to the line in front had 2 men killed and 6 wounded. At night went to the front for picket duty, where during the night we dug a ditch for cover as best we could with tin pans, dippers, plates, &c. Next morning (15th) the enemy commenced firing upon us, which was returned and heavy firing continued all day. Was relieved at night and fell back in rear of the woods for the night. Our casualties for the day were 3 enlisted men killed and 5 wounded. Next morning (16th) was ordered to the front to charge over the enemy's work. After lying in rear of picket-line for some time, waiting orders to go forward, I was ordered to the rear, and in falling back our loss was considerable. Fell back to the right and rear, and halted in rear of a small piece of woods. While there the enemy charged out of his work directly in my front and attempted to flank the troops on our left. I was ordered to advance and engage the enemy, and did so. After a few minutes firing he began to shake, and I immediately ordered a charge and drove him into a piece of woods, where he attempted to rally, but could not, and retired to his work. We took 1 lieutenant-colonel, 1 major and some 15 privates prisoners, and left a large number of the enemy dead and wounded in the woods and on the ground we occupied. Afterward was ordered to fall back, and came to camp same evening. Casualties of the day were 2 officers killed and 1 wounded; 7 enlisted men killed and 34 wounded, and 13 missing.
During the four days' engagement my officers and men behaved in a most gallant manner, and nobly and cheerfully did their duty and underwent the hardships and privations to which they were subjected.
Inclosed is a list* of the killed, wounded, and missing for the four days covered by this report.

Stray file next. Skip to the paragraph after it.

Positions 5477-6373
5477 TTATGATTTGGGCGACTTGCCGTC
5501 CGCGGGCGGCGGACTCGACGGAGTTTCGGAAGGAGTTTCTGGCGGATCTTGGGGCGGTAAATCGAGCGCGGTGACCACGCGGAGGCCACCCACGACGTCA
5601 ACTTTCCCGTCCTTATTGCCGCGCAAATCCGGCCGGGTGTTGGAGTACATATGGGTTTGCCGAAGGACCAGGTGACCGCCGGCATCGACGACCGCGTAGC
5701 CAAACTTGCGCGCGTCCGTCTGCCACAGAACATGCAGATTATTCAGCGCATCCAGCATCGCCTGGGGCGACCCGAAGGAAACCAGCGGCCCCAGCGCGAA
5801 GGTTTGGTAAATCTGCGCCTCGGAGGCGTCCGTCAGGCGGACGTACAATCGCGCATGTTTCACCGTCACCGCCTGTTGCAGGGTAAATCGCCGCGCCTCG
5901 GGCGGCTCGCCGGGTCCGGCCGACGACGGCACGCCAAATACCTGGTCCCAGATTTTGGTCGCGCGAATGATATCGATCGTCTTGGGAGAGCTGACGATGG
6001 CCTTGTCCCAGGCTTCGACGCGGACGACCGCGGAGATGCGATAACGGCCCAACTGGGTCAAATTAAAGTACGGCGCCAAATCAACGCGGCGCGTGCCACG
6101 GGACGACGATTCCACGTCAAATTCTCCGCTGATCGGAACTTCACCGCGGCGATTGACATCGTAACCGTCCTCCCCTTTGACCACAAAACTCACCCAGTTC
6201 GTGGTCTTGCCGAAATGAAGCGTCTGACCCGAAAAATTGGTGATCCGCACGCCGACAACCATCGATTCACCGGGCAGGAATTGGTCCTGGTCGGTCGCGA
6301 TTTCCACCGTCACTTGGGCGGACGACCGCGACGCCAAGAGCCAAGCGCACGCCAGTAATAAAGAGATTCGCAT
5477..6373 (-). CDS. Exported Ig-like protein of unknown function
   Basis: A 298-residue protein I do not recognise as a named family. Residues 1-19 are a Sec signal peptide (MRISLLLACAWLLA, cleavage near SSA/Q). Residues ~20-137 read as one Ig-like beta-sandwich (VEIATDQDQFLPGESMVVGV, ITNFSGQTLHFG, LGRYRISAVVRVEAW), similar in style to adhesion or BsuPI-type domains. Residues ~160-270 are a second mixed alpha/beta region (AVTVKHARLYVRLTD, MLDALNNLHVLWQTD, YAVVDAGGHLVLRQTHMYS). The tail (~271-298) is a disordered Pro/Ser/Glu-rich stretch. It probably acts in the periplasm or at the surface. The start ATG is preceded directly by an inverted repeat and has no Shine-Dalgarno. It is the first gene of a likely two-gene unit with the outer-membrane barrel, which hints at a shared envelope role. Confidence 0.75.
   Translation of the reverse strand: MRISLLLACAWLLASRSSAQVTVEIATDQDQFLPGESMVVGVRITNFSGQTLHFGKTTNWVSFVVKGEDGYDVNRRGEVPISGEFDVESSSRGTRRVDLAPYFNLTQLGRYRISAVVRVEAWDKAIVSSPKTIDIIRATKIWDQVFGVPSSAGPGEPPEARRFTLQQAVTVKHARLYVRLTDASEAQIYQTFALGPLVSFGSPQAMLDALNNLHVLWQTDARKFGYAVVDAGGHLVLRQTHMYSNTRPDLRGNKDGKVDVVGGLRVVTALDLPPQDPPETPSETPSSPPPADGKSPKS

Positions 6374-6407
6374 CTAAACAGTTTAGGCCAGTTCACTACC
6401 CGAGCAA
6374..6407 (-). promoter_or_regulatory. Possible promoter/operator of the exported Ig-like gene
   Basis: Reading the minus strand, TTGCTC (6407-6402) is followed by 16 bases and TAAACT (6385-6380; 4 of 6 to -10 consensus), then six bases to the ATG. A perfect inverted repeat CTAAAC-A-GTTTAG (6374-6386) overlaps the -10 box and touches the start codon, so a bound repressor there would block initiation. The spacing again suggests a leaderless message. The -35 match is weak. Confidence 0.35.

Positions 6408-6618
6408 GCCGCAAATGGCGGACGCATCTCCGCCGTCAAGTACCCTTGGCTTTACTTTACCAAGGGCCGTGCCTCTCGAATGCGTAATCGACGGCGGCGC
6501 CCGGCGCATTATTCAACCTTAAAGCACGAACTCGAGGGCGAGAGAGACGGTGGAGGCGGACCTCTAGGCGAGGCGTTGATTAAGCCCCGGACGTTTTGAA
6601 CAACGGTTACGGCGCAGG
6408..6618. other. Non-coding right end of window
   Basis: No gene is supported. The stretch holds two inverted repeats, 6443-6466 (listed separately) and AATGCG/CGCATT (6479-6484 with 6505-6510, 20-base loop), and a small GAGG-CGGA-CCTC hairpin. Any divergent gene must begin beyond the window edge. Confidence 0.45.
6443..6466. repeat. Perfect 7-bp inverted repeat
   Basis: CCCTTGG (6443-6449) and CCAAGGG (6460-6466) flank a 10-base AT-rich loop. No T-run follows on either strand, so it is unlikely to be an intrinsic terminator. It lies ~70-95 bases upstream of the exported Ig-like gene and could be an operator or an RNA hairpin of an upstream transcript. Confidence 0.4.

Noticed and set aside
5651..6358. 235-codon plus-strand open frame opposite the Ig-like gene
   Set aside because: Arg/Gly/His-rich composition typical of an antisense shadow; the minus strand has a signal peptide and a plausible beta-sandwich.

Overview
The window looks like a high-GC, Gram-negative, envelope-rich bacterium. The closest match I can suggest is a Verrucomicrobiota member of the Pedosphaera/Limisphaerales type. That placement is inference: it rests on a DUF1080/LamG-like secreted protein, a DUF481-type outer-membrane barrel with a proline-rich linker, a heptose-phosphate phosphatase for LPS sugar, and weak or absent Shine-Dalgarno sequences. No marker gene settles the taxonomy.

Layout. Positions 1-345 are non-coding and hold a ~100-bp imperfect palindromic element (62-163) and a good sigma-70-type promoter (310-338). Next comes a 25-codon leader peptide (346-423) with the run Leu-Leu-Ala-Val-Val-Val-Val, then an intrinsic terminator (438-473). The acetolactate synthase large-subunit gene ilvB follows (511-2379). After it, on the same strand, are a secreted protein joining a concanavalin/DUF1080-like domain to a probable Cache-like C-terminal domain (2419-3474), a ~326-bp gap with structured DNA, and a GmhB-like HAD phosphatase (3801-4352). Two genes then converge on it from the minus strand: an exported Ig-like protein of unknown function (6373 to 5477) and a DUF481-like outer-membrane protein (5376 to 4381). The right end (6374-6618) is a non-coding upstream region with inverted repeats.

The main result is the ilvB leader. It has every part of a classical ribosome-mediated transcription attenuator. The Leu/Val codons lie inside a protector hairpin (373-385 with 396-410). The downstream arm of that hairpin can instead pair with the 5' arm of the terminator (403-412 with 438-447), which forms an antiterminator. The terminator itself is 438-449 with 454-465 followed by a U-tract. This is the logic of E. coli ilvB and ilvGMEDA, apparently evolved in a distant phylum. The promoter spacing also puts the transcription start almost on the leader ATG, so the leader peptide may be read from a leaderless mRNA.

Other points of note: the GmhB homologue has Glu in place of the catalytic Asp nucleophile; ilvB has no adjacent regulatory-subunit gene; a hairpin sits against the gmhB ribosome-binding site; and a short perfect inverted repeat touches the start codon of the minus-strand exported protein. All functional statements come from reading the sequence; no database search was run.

J. I. PLIMTPON,
Lieutenant Colonel, Commanding Third New Hampshire Vols.
Lieutenant E. LEWIS MOORE,
A. A. A. G., Second Brigadier, First Div., Tenth Army Corps.
HDQRS. THIRD NEW HAMPSHIRE VOLUNTEERS, Bermuda Hundred, Va., June 3, 1864.
SIR: I have the honor to submit the following report of the affair of yesterday:
In accordance with orders my men (about 200) moved out to the redan in front of Battery No. 3. I then reported to General Terry, who ordered me to go out to the picket-line and communicate with the officer in charge of the picket-line, after which I reported to General Terry again, and was ordered to deploy my men in front of the redan and move up and retake the rifle-pits in the field and in the woods on the right; but after looking over the ground and finding it nearly impossible to get through the timber, and knowing I should be seen plainly by the enemy and draw a heavy fire, I concluded to march my men round to the picket-line, and moved through to the woods to the left, where I deployed half my men in a direction so as to flank the corner of the woods next the open field and moved up cautiously until near the enemy, when, at the order, my men dashed forward over the pits of the enemy and were hardly
*Embodied in revises statement, p.13.